“My truth is that I’m a gay American,” said James M. McGreevey as he announced his resignation yesterday as New Jersey’s Democratic governor. What a feat of rhetoric! McGreevey not only wrapped himself in the flag–the American flag–but in the banner of gay consciousness. I view McGreevey’s resignation as a milestone that shows how far we’ve come in our tolerance of homosexuality: Jim McGreevey gets to use his gayness as a cover for what looks like some serious malfeasance in his governance of the Garden State.

Just for starters, there’s the little matter of the married McGreevey’s appointing his adulterous lover, Golan Cipel, to that $110,000-a-year post as homeland security adviser. Homeland security? Doesn’t that have something to do with terrorism? And Cipel, as far as I can figure out, isn’t even a U.S. citizen but an Israeli. His qualifications for securing the homeland consisted of being a poet. In the heterosexual world, McGreevey’s action would be like Bill Clinton’s appointing Monica Lewinsky to the job that former Pennsylvania Gov. Tom Ridge now holds. Furthermore, Cipel is said to have threatened to file a sexual harassment suit against McGreevey that looked a lot like blackmail to me. As I recall, that’s what the ex-boyfriend of Rembert Weakland, the onetime Catholic bishop of Milwaukee, did when things went romantically south between them. Weakland promptly forked over some $450,000 on the hush-hush to the ex-lover out of the take from Milwaukee collection plates. Sexual harassment. The last refuge of spurned boyfriends and girlfriends in both homo- and heterosexual life.

Here’s how Fox News reports the incident:

“One source, a senior McGreevey political adviser, said Cipel threatened McGreevey several weeks ago that unless he was paid ‘millions of dollars,’ Cipel would file a lawsuit against the governor charging him with sexual harassment.

“Cipel could not immediately be reached for comment Thursday. An FBI spokesman did not confirm reports that McGreevey’s office called the bureau on Thursday to complain about Cipel asking for money.”

Fox further reports:

“McGreevey also came under fire in 2002 for hiring a state police superintendent who had a criminal record. Last year, two former aides were targeted in a federal probe investigating whether they used their political ties to secure business for their billboard company.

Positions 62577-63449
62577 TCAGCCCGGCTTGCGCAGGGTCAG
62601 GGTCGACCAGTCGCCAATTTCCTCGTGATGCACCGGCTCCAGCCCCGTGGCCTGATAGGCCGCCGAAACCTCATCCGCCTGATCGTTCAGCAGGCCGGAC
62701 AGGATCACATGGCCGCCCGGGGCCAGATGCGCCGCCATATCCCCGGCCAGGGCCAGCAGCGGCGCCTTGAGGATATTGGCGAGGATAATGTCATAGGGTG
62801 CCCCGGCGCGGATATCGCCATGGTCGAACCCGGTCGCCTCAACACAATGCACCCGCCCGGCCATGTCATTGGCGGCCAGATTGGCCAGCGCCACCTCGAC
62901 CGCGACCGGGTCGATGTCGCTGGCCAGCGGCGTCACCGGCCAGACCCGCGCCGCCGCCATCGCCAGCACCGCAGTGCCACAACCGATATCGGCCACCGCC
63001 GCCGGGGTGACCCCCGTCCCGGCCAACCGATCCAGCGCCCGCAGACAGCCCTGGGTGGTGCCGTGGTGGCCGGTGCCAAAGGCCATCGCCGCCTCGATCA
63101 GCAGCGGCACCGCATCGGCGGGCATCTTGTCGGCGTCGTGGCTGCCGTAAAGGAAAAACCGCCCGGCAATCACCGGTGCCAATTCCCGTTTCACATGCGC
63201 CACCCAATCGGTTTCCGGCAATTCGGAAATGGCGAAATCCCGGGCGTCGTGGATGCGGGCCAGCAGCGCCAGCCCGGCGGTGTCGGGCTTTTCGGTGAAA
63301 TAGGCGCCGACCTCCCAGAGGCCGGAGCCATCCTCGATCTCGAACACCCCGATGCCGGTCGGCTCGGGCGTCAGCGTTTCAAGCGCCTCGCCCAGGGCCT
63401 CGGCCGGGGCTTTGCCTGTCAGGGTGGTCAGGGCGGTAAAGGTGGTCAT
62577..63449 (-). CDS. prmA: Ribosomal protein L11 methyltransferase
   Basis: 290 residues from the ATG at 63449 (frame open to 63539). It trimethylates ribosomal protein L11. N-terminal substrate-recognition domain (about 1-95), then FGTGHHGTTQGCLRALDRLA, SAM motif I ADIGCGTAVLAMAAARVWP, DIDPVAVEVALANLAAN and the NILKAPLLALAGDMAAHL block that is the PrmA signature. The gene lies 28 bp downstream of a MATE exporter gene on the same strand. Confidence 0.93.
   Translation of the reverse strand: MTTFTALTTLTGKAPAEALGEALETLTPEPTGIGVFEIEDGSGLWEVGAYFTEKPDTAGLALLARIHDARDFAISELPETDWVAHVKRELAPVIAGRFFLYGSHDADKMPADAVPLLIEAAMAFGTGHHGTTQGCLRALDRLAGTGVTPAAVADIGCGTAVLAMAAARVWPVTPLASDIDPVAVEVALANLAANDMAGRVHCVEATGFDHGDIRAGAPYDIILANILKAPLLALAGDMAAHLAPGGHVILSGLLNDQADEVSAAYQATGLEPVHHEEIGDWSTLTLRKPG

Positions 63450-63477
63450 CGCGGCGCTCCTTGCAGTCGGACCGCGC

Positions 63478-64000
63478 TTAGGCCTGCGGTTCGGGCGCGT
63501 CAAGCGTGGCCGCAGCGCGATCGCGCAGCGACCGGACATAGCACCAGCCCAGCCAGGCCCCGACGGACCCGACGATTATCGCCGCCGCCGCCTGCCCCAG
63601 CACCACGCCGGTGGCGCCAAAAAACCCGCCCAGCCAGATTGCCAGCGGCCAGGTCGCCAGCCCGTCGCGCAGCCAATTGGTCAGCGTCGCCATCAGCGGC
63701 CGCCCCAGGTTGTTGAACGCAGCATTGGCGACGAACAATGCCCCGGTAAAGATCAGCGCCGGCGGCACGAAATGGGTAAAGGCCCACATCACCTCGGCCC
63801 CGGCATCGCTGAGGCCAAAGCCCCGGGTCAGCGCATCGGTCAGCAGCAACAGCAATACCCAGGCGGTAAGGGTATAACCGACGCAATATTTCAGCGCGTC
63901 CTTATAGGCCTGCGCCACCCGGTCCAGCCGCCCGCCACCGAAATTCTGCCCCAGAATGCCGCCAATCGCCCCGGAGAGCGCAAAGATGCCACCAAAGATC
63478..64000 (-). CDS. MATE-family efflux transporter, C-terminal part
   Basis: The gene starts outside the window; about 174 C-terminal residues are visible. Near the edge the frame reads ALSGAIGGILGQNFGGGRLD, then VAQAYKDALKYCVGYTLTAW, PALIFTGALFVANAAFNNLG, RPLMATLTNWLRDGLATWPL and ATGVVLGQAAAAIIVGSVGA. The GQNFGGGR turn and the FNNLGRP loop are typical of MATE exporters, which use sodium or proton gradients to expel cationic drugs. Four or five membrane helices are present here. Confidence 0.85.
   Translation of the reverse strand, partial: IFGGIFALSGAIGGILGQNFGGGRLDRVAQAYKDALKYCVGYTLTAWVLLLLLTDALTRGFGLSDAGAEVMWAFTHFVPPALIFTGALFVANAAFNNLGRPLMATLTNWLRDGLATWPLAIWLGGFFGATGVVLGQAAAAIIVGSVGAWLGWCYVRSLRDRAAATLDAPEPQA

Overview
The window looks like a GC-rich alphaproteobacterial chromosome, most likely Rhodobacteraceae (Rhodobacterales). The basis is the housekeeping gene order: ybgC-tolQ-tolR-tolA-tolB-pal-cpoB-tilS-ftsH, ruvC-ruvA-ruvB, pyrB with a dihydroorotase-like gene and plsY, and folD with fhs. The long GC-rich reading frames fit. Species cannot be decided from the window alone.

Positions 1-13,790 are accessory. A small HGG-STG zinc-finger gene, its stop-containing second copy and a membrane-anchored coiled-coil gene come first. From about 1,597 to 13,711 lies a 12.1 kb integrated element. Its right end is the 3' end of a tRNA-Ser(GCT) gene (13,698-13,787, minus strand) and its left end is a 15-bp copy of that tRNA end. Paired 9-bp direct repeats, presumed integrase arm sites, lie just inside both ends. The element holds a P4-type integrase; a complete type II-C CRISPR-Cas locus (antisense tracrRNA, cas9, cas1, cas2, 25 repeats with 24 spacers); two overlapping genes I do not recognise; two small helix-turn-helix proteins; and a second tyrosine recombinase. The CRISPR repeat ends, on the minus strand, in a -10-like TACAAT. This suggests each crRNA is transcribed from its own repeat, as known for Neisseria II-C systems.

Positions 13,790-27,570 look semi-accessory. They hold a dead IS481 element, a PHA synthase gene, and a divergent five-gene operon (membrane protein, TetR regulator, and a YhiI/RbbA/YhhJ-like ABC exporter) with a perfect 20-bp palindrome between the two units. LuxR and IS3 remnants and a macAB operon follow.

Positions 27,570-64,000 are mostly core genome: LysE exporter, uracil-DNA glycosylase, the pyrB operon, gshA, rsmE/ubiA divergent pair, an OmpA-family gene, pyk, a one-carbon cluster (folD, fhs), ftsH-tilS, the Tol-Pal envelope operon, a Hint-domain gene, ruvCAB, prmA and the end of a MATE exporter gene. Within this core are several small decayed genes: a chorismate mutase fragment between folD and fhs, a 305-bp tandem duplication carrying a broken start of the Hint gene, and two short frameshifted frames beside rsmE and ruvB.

“This year, a Democratic fund-raiser and former high school classmate of McGreevey’s was indicted and charged with trying to extort campaign donations from a farmer in exchange for help in selling his land.

“Last month, the governor’s commerce secretary quit amid reports he funneled money to businesses he owned with family members, and McGreevey’s top campaign donor was charged with conspiracy, obstructing a federal investigation and promoting prostitution.”

In other words, a major scandal completely unrelated to homosexuality may lie under the iceberg tip of McGreevey’s coming-out party. Again I say–the governor’s ability to pull off this distraction just shows how far we’ve come.

The Other Charlotte notes that McGreevey, who favors baggy suits and ties that dip way below the waistline, could use a visit from Queer Eye for the Queer Guy. This segues nicely with my high recommendation for this paen to the Queer Eye crew by the IWF’s own Cathy Seipp. I’m a major fan of Queer Eye for the Straight Guy myself, because I’ve noted that bachelor hetero men fall into one of two interior decorating categories: the monastically hyper-tidy (my husband before and after our marriage) and the Early Pigpen (just about everyone else male and unwed whom I know). These guys regularly complain about their desiccated love lives–and I wonder why. The Queer Eye team now has a book: Queer Eye for the Straight Guy: the Fab 5’s Guide to Looking Better, Cooking Better, Dressing Better, Behaving Better and Living Better. Cathy writes:

“Unlike the Queer Eye TV series, which takes on one slobby straight man at a time, the book is built around general tips (mostly, as in the show, quite useful) and advice on how to work with what you already have….But as with the show, the horrible specifics are what make the whole concept irresistible.

“‘There’s nothing wrong with having a beautiful painting of a dead pheasant,’ decorator Thom Filicia writes about a man fond of taxidermy married to a woman with daintier tastes, ‘but you don’t put it in the baby’s room.'”

Cathy also notes the reissue, after years out of print, of Elsie DeWolfe’s The House in Good Taste, first published in 1914. DeWolfe was, as Cathy writes, “decorating’s first grande dame and also, as it happens, its most famous lesbian.” DeWolfe pioneered a simple, uncluttered decorating style that vastly influenced the way we’ve furnished our homes ever since. My mother owned a copy of what must have been a later edition of DeWolfe’s book that included many black-and-white photographs, and as I leafed through the book during the 1960s, I used to marvel about how up-to-date her style and advice was. It’s still that, I’m sure.

As Cathy writes, the message of good interior decoratings is an essentially conservative message of taking care of what we have:

“‘First of all, clean the damn place up, which is pretty close to free,’ Filicia writes. Or, as DeWolfe put it: ‘It isn’t necessary to live among intolerable furnishings just because we cannot realize our castle.’ It’s an essentially conservative message of realism and responsibility: Just because something is difficult is no reason to argue that it’s impossible.”